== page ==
Posts Tagged ‘recycling’

by T. Caine

Over the last decade the term “Upcycling” has been coined and worked into the discourse of sustainability efforts. It appeared in William McDonough’s book, Cradle to Cradle. It has yet to earn itself mainstream popularity, but its necessity as a goal for how we should be progressing makes its definition important. Like so many things in sustainability, I come across many enthusiasts who are trying to promote the practice but may be passing around an incorrect meaning.

We all know what the basis of Recycling is: a practice that takes an item and targets it for reuse, returning it back to the cycle of daily contribution to society rather than discarding it to trash. Going to the dictionary for confirmation renders the following:

  • to treat or process (used or waste materials) so as to make suitable for reuse: recycling paper to save trees
  • to alter or adapt for new use without changing the essential form or nature of: The old factory is being recycled as a theater
  • to use again in the original form or with minimal alteration: The governor recycled some speeches from his early days
  • to cause to pass through a cycle again: to recycle laundry through a washing machine

Upcycling is described by some as reusing a material without degrading the quality and composition of the material for its next use. When plastic bottles are recycled, for instance, most often they cannot be turned back into containers associated with anything that can be ingested due to the risk of things seeping into the plastic. As a result, these usually become carpets, or toys, or winter fleeces: things that will eventually also become trash. Recycling has simply prolonged the inevitable by stretching out our waste stream and made the lifecycle costs of the material a bit less.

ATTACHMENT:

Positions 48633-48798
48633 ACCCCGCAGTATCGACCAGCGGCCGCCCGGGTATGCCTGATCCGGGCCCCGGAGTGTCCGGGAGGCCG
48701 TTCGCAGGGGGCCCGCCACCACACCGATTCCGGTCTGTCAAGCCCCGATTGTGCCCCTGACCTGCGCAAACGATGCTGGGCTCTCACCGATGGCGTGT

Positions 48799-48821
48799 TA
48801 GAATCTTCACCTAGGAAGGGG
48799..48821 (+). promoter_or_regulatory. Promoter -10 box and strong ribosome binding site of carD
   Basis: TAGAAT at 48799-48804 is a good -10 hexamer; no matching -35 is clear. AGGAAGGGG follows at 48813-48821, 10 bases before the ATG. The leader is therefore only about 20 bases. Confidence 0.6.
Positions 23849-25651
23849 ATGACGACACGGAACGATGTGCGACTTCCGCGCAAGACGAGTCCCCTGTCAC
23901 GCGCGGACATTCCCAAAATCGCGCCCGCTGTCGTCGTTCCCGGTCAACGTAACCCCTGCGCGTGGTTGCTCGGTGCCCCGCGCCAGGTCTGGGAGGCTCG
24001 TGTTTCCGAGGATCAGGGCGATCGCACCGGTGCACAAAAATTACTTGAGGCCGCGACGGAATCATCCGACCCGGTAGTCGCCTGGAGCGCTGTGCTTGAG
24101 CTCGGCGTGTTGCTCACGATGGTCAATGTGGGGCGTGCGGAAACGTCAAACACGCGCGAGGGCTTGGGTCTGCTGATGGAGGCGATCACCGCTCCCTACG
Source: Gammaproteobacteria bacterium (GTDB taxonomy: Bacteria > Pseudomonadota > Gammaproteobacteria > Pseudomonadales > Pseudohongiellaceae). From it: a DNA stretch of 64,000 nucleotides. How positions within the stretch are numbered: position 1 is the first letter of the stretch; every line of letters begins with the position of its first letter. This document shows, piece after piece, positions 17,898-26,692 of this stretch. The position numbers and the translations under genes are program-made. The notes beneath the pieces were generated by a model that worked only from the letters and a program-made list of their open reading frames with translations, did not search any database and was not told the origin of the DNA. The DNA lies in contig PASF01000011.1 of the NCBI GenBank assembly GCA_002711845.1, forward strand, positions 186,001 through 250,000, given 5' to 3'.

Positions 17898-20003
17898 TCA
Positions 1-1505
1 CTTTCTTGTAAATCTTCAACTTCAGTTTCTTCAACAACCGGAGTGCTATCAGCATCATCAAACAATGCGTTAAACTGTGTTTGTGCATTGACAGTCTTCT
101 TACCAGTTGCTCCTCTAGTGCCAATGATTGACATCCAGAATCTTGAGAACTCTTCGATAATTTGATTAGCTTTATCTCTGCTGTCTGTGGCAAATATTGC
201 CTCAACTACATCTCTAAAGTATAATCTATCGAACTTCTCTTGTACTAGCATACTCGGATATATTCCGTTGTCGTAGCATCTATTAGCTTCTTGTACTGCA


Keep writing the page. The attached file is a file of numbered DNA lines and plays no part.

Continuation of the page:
upcycle diagram

In this model, upcycling becomes dually important. First, the practice reduces the amount of waste that we produce and ultimately goes into the ground for longer than any of us will be around. Secondly, it also reduces the need for new virgin material to be harvested as feedstock for new generations of product. In the case of plastic, this means less oil wells drilled. For metals, less mountains mined. For paper, less trees felled. All around this means less expended energy.

Our treatment of soda cans is closer to a true upcycling model. These aluminum containers can be melted down and made into brand new cans and in the process save over 90% of the energy required to make new ones from scratch. This cycle can continue in perpetuity, reducing energy consumption and effectively removing certain materials from the waste stream. Newsprint finds similar success.

More than once I have seen people broadcasting their “upcycling” habits like making wallets from tires, or lawn chairs from pallets, or tables from wire spools. These are examples of recycling. None of those materials are going back UP the supply chain (the series of processes that an industry uses to create a product or service.) They are just making the chain a bit longer.

Upcycling represents a truly cyclical, balanced process that all industries and companies should be aiming towards. At this point, just having the aim would be another important step. All of our products could be drastically changed if the beginning of their design started with the goal of not having them end up in a landfill. A number of ways could be utilities to train our economy into an inherent practice of reuse. My personal definition of the term ends up as: